Immediately after the nation of Israel was born in 1948, there were cries from Middle Eastern nations and Islamic organizations to destroy the newly formed nation, a goal shared by both Sunni and Shia Islam.

In 1948 Sheikh Hassan el-Bana, head of the Muslim Brotherhood, said, “If the Jewish state becomes a fact, and this is realized by the Arab peoples, they will drive the Jews who live in their midst into the sea.”

The sentiment was echoed in 1967 by Egyptian President Gamal Abdel Nasser, who stated he would “drive Israel into the sea.” Instead, he was overrun and humiliated in a war that ended in only six days.

Last year President Erdogan of Turkey wrote “A Call for Urgent Action,” calling for the 57 members of the Organisation of Islamic Cooperation (OIC) to form an “Army of Islam” to simultaneously attack Israel from all sides.

Last month, Iran’s top general, Hossein Salami, said, “This sinister regime [Israel] must be wiped off the map and this is no longer … a dream [but] it is an achievable goal.” In this he echoed calls by previous leaders of Iran.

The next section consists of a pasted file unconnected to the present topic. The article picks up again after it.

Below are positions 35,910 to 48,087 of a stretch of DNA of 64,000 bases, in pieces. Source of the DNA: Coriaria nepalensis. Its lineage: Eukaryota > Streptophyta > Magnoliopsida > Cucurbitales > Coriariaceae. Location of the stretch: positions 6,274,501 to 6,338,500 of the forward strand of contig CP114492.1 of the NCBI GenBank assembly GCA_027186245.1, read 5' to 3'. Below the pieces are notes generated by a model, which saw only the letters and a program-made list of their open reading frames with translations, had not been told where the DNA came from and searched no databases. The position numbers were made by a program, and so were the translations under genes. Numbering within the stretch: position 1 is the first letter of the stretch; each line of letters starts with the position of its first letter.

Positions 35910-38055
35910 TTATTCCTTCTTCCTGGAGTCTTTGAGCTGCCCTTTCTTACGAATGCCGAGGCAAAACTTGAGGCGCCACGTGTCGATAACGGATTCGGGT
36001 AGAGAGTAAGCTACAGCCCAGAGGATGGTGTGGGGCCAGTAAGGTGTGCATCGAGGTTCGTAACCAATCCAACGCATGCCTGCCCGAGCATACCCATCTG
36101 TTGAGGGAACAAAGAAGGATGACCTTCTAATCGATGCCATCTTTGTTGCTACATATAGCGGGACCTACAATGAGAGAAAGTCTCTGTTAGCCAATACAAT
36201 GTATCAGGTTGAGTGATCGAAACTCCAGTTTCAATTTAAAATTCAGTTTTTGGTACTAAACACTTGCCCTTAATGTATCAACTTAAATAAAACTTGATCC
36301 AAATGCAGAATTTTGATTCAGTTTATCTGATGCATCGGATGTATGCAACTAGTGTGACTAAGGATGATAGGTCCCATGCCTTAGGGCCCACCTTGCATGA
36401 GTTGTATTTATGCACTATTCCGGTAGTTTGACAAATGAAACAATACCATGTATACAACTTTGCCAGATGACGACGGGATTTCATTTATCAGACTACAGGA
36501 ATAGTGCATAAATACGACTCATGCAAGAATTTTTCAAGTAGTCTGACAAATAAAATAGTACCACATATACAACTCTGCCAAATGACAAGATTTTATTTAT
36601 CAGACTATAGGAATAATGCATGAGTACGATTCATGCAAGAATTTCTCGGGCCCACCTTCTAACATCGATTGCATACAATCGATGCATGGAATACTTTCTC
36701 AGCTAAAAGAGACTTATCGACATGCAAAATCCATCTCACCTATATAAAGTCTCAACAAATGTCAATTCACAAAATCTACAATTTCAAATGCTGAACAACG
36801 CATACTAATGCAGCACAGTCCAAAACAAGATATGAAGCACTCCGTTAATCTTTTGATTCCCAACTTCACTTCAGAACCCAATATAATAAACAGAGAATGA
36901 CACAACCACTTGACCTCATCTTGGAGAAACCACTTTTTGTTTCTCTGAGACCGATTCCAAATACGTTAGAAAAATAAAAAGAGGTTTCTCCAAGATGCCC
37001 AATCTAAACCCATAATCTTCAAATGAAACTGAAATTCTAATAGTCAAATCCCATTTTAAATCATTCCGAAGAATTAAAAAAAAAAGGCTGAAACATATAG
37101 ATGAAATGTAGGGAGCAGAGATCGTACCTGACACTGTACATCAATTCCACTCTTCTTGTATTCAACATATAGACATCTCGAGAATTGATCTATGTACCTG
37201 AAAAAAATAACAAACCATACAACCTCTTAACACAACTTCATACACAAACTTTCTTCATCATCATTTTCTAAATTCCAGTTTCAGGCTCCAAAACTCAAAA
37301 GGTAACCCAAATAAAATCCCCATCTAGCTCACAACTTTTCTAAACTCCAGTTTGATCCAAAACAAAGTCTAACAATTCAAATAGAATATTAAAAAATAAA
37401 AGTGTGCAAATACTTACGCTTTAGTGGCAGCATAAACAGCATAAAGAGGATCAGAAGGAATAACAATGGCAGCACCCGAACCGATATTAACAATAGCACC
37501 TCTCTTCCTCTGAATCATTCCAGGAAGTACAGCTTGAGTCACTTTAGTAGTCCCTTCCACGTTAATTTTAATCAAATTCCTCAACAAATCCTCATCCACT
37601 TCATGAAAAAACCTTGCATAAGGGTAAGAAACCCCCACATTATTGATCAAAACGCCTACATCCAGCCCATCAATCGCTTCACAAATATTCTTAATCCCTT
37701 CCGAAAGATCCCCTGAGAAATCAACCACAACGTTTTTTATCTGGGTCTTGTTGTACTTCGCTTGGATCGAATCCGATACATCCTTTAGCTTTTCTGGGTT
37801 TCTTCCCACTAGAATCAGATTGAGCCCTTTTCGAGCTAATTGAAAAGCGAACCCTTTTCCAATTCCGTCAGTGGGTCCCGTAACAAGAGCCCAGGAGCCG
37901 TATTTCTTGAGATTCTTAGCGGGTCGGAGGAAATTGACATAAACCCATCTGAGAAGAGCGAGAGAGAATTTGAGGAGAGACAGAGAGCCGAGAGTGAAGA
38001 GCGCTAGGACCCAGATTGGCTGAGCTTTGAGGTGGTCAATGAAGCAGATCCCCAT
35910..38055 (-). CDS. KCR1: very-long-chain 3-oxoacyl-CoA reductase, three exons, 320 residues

The king of the South vs. the king of the North

This anti-Israel rhetoric may play a role in bringing together the end-time king of the South described in the prophecy of Daniel 11. This detailed prophecy outlines a series of wars between the king of the North and the king of the South (so named because of their geographical position from the nation of Israel).

Much of Daniel 11 has been fulfilled and describes a tug-of-war between the ancient Seleucid Empire located in the north (in Syria/Babylon) and the Ptolemaic Empire located in the south (in Egypt). This conflict spanned several hundred years (verses 5-36), with the Roman Empire, which would become the new king of the North, interrupting the conflict in verse 30.